The book game

Posted on June 11, 2010
Filed Under Experiments, Magic, Taylor Ellwood | 4 Comments

I read an interesting post today on rune soup about the book game: You pick ten books that you’d have a person read in order to create a specific “type” of magician. So, because I’m in the process of going through all my books, I thought I may as well do the same myself, only in my case, it would be to create an experimental magician.

My list doesn’t include any references to the sacred cows of occultism, because as I found myself, years ago, it was going off the beaten track in reading as well as practice that really allowed me to challenge the usual concepts of magic.

Book 1 Magical Ritual Methods by William G. Gray

In terms of thoroughness and ability to describe magical processes, William Gray is one of my favorite authors to read, and best of all the doesn’t just stick with describing tried and true ideas, but offers his own ideas on subjects ranging from space/time magic to the role of symbolism in magic to elemental work. This book grounds the reader thoroughly in magical processes while also challenging the reader to think outside the box.

Book 2: Initiation into Hermetics by Franz Bardon

Initiation into Hermetics is another favorite book of mine, because the author challenges the reader to practice magic. To truly comprehend the book, you actually need to practice the techniques. At the same time the techniques are open enough to be experimented with, which makes them most efficacious.

Book 3: Relax into Being: Breathing, Chi, and Dissolving the Ego by B. K. Frantzis

The experimental magician needs to balance external work with internal awareness. The practices in this book focus the magician on cultivating more self-awareness, while also breaking down unconscious triggers and blockages.

Book 4: The Job: Interviews with William S. Burroughs by Daniel Odier

This book teaches the experimental magician the essentials of Burroughs techniques, and also shows them the value of unconventional approaches and thinking about magic.

Book 5: Watchmen by Alan Moore and David Gibbons

I’ve gotten a lot of ideas out of this graphic novel that pertain to magic. Moore and Gibbons pulled off some very interesting ideas and presented some useful information that can be applied to magic, provided you are willing to use the concepts in that way.

Book 6: Multi-Media Magic by Taylor Ellwood

Yes, I’ve included one of my own books and why not? in this one you get exposure to pop culture magic, but also some space/time concepts and even the proto theory I’d developed around identity and magic. It’s a useful introduction to my previous works and definitely fits the spirit of the experimental magician.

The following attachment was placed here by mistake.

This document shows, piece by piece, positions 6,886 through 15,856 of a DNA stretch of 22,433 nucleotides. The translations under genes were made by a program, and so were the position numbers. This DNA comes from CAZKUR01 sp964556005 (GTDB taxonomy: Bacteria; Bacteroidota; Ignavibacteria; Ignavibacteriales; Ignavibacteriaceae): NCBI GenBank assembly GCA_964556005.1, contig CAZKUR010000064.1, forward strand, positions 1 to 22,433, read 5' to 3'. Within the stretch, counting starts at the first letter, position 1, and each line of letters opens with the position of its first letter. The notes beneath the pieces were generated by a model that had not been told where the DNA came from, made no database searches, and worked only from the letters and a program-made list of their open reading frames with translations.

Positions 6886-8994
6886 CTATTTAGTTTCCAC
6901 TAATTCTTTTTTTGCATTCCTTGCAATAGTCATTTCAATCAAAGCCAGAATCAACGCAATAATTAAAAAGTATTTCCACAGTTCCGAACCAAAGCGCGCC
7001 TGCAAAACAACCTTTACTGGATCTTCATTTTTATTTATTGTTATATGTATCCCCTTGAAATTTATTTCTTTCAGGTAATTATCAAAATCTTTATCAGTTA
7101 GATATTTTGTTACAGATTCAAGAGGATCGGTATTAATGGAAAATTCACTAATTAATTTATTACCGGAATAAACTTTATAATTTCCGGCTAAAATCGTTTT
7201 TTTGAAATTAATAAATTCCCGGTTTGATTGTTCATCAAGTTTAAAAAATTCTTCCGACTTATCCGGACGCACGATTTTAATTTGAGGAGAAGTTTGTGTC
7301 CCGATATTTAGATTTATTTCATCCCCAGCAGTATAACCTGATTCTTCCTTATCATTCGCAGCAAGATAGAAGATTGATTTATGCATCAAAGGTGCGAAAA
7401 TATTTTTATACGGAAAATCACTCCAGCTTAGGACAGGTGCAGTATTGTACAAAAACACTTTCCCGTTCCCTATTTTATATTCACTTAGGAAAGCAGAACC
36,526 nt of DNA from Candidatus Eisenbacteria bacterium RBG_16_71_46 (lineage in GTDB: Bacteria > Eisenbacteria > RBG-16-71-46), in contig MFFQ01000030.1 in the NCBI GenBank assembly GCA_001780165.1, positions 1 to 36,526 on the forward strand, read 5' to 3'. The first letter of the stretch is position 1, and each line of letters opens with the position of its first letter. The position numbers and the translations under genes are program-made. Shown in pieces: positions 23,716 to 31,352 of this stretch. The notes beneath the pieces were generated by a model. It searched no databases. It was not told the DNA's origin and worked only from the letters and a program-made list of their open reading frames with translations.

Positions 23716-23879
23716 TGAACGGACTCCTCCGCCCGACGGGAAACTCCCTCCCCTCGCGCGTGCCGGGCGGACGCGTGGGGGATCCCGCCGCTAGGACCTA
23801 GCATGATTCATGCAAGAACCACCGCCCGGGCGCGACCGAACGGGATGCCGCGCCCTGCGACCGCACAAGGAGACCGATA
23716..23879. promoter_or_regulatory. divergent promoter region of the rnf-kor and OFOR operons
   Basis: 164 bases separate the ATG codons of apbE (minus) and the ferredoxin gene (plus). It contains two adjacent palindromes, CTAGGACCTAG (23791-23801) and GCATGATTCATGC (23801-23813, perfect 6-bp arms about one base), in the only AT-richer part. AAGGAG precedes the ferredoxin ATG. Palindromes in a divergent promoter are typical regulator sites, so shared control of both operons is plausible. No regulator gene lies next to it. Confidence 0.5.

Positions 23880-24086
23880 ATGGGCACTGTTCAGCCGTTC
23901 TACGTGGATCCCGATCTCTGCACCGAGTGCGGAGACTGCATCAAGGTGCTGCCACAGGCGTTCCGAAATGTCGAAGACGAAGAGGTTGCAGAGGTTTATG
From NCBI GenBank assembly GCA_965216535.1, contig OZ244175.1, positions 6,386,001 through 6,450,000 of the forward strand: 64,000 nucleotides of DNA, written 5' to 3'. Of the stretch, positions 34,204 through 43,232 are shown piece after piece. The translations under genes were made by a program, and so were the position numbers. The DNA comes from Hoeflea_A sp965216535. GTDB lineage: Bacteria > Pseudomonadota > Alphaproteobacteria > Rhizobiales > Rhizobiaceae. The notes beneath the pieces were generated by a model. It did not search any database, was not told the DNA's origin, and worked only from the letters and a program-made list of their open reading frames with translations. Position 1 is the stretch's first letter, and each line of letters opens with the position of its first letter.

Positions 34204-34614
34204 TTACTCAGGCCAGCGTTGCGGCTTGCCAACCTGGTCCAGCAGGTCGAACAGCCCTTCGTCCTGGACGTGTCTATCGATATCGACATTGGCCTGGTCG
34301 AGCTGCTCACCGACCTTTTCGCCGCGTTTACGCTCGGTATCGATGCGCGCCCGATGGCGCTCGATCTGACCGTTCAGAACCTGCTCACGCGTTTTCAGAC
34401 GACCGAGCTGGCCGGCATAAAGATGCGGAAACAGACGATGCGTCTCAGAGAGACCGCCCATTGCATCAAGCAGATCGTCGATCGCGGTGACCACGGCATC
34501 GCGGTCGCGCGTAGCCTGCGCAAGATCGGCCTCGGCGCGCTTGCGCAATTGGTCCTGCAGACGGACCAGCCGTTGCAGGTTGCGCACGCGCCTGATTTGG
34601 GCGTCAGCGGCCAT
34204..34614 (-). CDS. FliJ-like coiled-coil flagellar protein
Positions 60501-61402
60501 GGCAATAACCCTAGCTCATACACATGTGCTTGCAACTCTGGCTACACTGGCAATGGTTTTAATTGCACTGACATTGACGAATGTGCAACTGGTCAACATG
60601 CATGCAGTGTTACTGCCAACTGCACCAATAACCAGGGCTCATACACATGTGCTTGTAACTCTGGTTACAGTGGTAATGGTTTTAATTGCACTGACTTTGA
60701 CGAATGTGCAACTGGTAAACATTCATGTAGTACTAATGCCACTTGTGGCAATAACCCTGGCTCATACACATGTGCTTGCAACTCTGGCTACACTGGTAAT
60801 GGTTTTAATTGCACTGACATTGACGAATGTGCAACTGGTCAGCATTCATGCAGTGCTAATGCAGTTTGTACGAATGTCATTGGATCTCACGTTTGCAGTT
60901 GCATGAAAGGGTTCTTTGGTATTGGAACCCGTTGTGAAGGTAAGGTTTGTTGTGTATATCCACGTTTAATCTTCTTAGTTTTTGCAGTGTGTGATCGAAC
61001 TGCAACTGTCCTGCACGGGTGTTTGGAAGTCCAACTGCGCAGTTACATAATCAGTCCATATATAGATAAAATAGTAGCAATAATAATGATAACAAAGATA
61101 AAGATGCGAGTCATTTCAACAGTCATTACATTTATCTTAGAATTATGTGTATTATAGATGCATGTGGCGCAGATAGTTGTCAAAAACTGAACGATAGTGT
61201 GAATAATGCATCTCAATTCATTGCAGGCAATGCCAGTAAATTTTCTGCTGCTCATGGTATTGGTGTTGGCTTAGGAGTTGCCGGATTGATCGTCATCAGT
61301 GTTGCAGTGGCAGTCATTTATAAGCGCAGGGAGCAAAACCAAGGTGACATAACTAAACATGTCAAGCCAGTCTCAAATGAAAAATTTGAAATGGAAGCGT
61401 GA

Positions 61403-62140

Book 7: The Magician’s Reflection by Bill Whitcomb

This is an excellent reference and resource guide for anyone who wants to develop their own system of magic. Since ideally the experimental magician wants to do that, this book would be perfect for providing some ideas.

Book 8: The Possible Human by Jean Houston

The only one of her books I actually liked, it presented a lot of ideas around space/time, inner alchemy, and other concepts that I think would be highly useful for the experimental magician to draw on. Definitely a resource book I still use.

Book 9: Real Magic by Isaac Bonewitz

Another of my favorite books on magic. Bonewitz’s painstaking efforts to describe and define magic are useful in terms of getting a better understanding of magic and what one can do with it.

Book 10: The Apophenion by Peter Carroll

I like all of Carroll’s works, but his latest one is useful for demonstrating how to create a system of magic around a concept. The experimental magician will find the ideas useful for space/time work as well as playing with the concept of chance.

So those are my ten books I’d recommend for the experimental magician, just starting out. They aren’t all on the beaten track of occultism, but they all provide unusual insights and challenge conventional definitions and approaches to magic.

Comments

4 comments
TaylorEllwood
TaylorEllwood

I agree...it is a wonderful book, and not as well known as it should be.

Inominandum
Inominandum

Magic Ritual Methods nearly made my list. Wonderful book.

TaylorEllwood
TaylorEllwood

Thank you. I like the apophenion a lot...Carroll's best work in my opinion.

Gordon
Gordon

Double kudos!

Kudos for listing your own book and kudos for listing the Apophenion. I was really hoping someone else would.